I almost forgot to share that you need to present the baggage checkin slip you received when you you checkin your bag. They will keep both tags it and give you your bag. I had this happen on both legs of the domestic flight but not the international leg and so I assume it is to prevent bag theft.

I used the hotel transport from the airport in Port-au-Prince to the the wharf in Les Ceyes. The driver, Fritz, is very proud that he can make the drive in three hours instead of the normal four. I am typing up this blog post as the little Suzuki Grand Vitara

Tap-tap @80hm/h

hurtles down the road at over 140 km/h. Then he’s hard on the brakes to avoid pot holes, water ditches, pedestrians, oncoming traffic  or tap-taps.

It’ll be taking the bus back to Port-au-Prince!

The further we get out from the bigger cities, the tap-taps change. They are less colorful and almost exclusively motorcycle or pickup based. Some of the pickups also don’t have canopies on them, just a metal railing system to help support the folks standing in the back. As we whipped past one I managed to count 12 people and I think I was only through half done counting.

I was met by one of the hotel staff at the wharf and we jumped into the water taxi. I was pretty excited by this because I had seen these boats being used by the fisherman in Cap Haitien. The Caribbean is beautiful. The irony for me is that the water color is very similar to water runoff from the Alps, just with an approximate 30 degree Celcius temperature difference. When I read the reviews for the hotel, there were many complaints about the boat and I can see that it can be a challenge for those with injuries, physical handicaps or the elderly. I enjoyed the experience, even as the guy behind me bailing water out of the boat because at times the water was a little choppy and so there Spray coming over the gunwales.

The resort is sooooooo worth it!!! I looked at quite a few places to stay on the island and contacted them. It helps that I got a good deal because it was a quiet period, which made it affordable. Ketura responded to all of my questions with the patience of Mother Theresa. She was very diligent and followed up with me numerous times to ensure that I was still on schedule and arranged all my transport to the hotel. She was waiting for me on the wharf and the staff call her “The Boss”, even in front her. I really didn’t know what to expect. I had seen the photos on the website but I’ve learned never to believe travel photos. As the water taxi rounded the horn, there was a gorgeous bay and then they started heading into the bay, I realized it was the resort. Wow!! Picturesque.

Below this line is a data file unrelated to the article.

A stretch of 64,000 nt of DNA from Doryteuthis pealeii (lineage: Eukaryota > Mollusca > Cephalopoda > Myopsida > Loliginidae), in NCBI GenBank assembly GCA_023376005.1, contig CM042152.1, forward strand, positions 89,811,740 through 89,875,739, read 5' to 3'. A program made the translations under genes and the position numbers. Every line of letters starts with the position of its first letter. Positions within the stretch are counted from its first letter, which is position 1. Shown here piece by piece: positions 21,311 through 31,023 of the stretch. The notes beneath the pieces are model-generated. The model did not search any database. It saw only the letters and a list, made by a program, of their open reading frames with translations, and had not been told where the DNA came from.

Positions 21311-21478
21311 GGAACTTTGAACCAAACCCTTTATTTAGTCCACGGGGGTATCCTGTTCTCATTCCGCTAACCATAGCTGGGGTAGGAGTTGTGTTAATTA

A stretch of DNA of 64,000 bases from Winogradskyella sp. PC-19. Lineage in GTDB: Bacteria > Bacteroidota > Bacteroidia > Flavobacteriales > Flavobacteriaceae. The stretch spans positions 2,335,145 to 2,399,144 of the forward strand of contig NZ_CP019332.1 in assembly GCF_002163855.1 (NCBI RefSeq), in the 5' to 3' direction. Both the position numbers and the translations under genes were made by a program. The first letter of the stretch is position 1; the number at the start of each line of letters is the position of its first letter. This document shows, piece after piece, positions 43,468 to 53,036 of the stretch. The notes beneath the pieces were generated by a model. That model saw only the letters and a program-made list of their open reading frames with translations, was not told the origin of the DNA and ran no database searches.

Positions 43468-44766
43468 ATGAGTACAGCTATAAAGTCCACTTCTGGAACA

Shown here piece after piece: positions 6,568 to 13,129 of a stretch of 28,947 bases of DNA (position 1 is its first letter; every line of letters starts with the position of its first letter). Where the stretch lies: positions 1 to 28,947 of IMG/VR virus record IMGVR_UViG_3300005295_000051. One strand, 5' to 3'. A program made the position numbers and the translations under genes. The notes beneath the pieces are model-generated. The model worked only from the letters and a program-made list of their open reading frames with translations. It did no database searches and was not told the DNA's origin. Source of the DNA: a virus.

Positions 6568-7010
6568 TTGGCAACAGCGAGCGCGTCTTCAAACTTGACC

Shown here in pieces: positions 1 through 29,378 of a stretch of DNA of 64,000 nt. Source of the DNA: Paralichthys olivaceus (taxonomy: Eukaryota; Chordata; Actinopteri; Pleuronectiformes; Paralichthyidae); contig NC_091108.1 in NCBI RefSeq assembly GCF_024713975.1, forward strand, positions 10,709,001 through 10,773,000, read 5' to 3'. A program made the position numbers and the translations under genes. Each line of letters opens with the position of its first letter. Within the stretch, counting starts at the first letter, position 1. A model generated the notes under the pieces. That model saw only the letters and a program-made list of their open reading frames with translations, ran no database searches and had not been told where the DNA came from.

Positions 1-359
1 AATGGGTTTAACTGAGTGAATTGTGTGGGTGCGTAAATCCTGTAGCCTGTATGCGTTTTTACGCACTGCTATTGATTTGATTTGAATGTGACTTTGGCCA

Jean met us at the boat jetty of the hotel, welcomed me and then gave me tour around before taking me to my room. There is a swamp at the back of the hotel and so the

Lunch

mosquitoes are around when there isn’t a breeze to control them. I’m glad that I brought a monster supply a anti-bug stuff. He was initially very surprised when I switched off the air conditioner and opened the doors and windows with bug screens so that I could hear the waves.

They had prepared a late lunch that was awesome!! And then there was the view from the table on the beach. I decided to come to Ile-a-Vache based on all of the recommendations from my Haitien friends and I’m glad that I did!